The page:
Review: Southern Religion, Southern Culture

Christopher C. Moore

Christopher C. Moore is Instructor of History and Religion at Catawba Valley Community College.

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Christopher C. Moore, "Review: Southern Religion, Southern Culture," Journal of Southern Religion (22) (2020):

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Darren E. Grem, Ted Ownby, and James G. Thomas, Jr., eds. Southern Religion, Southern Culture: Essays Honoring Charles Reagan Wilson. Jackson: University Press of Mississippi, 2019. 141 pp. ISBN 978-1-4968-2047-1

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As someone whose own research has been deeply shaped by the work of Charles Reagan Wilson, this reviewer needed little convincing of Wilson’s enduring influence on modern-day scholarship. Still, each of the essays in Southern Religion, Southern Culture trod a path that Wilson blazed, and in so doing, deliver a persuasive testimony.

The book will interest those in many fields and subfields, including history, religious studies, sociology, memory, and race. As most of the essays stand alone, familiarity with Wilson’s work, while beneficial, is not prerequisite. The work is intended for an academic audience but, while some essays are more accessible than others, any reader curious about the variegations of Southern religion will find this book meaningful.

In his introduction, Darren Grem notes that “Wilson’s insight…was to draw the scholar’s eye outside the doors of religious institutions and denominations and into the landscape of southern popular religion” (xii). This observation encapsulates a major theme of the book, as an expansive definition of religion—through symbols, mythologies, rituals, or objects consciously or subconsciously set apart as holy—lies at the heart of Wilson’s work. Each subsequent essay, whether mentioning Wilson by name or not, takes an imaginative approach to the study of Southern religion. Taking a cue from the writings of Manuel Vasquez, Paul Harvey makes a clarion call for religious scholars to acknowledge that “religious expression has been embedded, embodied, and environmentally patterned” (11-12). Ryan Fletcher focuses on antebellum Arkansas, demonstrating how Episcopalians—sometimes through political savvy—flourished in the American South, despite the rising tide of evangelicalism. Otis Pickett uses the life and work of Presbyterian John Lafayette Girardeau to complicate prevalent interpretations of postwar memory. Examining the role of the Colored Methodist Episcopal Church in founding the Mississippi Industrial College, Alicia Jackson highlights how African Americans built a self-sustaining institution that defied the presuppositions of white paternalism. Randall Stephens looks at how Southern Pentecostals harnessed technology and media in order to sustain growth, even when the numbers in mainline denominations were declining. Arthur Remillard mines the culture of Southern athletics in order to dispute the notion that “muscular Christianity” was confined to the North. Delivering a powerful essay on the sacralization of objects in American culture, Chad Seales explores how relics have functioned in the Southern imagination, whether through the pageantry of Civil War reenactments or the specter of lynchings. Ted Ownby concludes the book by recognizing Wilson’s place as a pioneer of historical memory.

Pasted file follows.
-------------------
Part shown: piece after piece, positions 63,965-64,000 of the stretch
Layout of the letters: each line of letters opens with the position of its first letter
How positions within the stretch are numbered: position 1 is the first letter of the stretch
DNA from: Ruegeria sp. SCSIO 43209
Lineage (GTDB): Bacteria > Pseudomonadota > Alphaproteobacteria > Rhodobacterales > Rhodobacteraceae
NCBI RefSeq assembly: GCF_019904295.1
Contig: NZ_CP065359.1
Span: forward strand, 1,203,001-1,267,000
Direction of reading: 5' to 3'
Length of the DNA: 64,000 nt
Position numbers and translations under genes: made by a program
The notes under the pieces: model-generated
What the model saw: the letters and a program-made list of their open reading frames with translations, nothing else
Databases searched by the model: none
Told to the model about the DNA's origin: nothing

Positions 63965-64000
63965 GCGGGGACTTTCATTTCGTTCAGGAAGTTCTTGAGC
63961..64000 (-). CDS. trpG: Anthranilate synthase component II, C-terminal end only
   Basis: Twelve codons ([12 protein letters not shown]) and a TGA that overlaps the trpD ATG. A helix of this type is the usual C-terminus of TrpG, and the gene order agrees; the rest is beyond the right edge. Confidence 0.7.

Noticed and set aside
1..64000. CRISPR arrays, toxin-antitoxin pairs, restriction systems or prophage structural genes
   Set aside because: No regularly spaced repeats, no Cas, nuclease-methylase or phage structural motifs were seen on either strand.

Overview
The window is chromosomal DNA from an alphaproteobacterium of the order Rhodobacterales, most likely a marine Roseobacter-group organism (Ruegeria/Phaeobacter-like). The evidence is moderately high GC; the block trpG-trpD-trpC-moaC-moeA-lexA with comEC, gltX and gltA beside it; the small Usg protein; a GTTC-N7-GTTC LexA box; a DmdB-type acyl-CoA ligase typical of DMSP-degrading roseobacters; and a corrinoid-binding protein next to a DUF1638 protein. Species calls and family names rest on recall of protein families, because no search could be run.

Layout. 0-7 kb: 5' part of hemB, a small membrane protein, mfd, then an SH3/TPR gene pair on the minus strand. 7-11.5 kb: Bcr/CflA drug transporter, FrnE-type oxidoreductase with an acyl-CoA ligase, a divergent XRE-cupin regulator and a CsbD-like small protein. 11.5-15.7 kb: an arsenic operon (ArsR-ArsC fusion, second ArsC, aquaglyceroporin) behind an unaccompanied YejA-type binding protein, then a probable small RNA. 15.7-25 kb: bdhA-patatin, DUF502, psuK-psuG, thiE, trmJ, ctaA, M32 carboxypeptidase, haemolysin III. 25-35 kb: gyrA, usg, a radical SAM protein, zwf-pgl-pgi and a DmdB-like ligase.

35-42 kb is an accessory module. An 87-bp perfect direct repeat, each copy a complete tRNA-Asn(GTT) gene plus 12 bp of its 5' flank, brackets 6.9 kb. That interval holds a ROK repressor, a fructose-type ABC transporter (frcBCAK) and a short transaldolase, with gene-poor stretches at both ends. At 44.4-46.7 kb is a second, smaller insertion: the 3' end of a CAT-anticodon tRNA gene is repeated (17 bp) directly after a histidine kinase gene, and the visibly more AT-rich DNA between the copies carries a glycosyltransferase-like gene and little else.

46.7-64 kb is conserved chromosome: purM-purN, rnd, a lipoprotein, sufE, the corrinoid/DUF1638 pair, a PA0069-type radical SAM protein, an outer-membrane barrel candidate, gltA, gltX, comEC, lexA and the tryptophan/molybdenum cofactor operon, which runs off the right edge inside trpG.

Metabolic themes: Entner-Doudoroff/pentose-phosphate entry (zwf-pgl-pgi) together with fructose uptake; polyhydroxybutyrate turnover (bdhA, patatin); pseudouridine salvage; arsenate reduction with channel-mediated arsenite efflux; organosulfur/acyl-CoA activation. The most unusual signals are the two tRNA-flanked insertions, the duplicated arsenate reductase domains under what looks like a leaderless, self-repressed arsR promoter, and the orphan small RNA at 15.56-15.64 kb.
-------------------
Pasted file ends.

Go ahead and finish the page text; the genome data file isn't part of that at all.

A particular strength of the book is its breadth. The essays are diverse, surveying Episcopalians, Presbyterians, Pentecostals, and the Colored Methodist Episcopal Church. Just as important (and provocative) are the essays situated outside the institutional church—pieces addressing anything from the iconography of an Elvis portrait to the consecration of field goal posts. These latter studies, of course, run the risk of classifying so many things as religious that, in the end, nothing is religious. Expansion can breed dilution, and the endeavor to define religion—an especially onerous task among politicians[1]—can be just as fraught for academics. Refreshingly, though, Southern Religion, Southern Culture avoids this pitfall. Here broad interpretations of religion are not a gimmick; they are instead testaments to the pervasiveness of religious impulses, and to the reciprocal influence between the churches and culture of the American South. Wilson gave scholars permission to grapple with this dynamic church-culture interplay in new and creative ways, and since each essay bears his unmistakable imprint, Southern Religion, Southern Culture is a fitting tribute to one of the most influential scholars of Southern religious history.

[1] Martin Marty, “Defining Religion,” The Martin Marty Center for the Public Understanding of Religion, accessed March 6, 2019,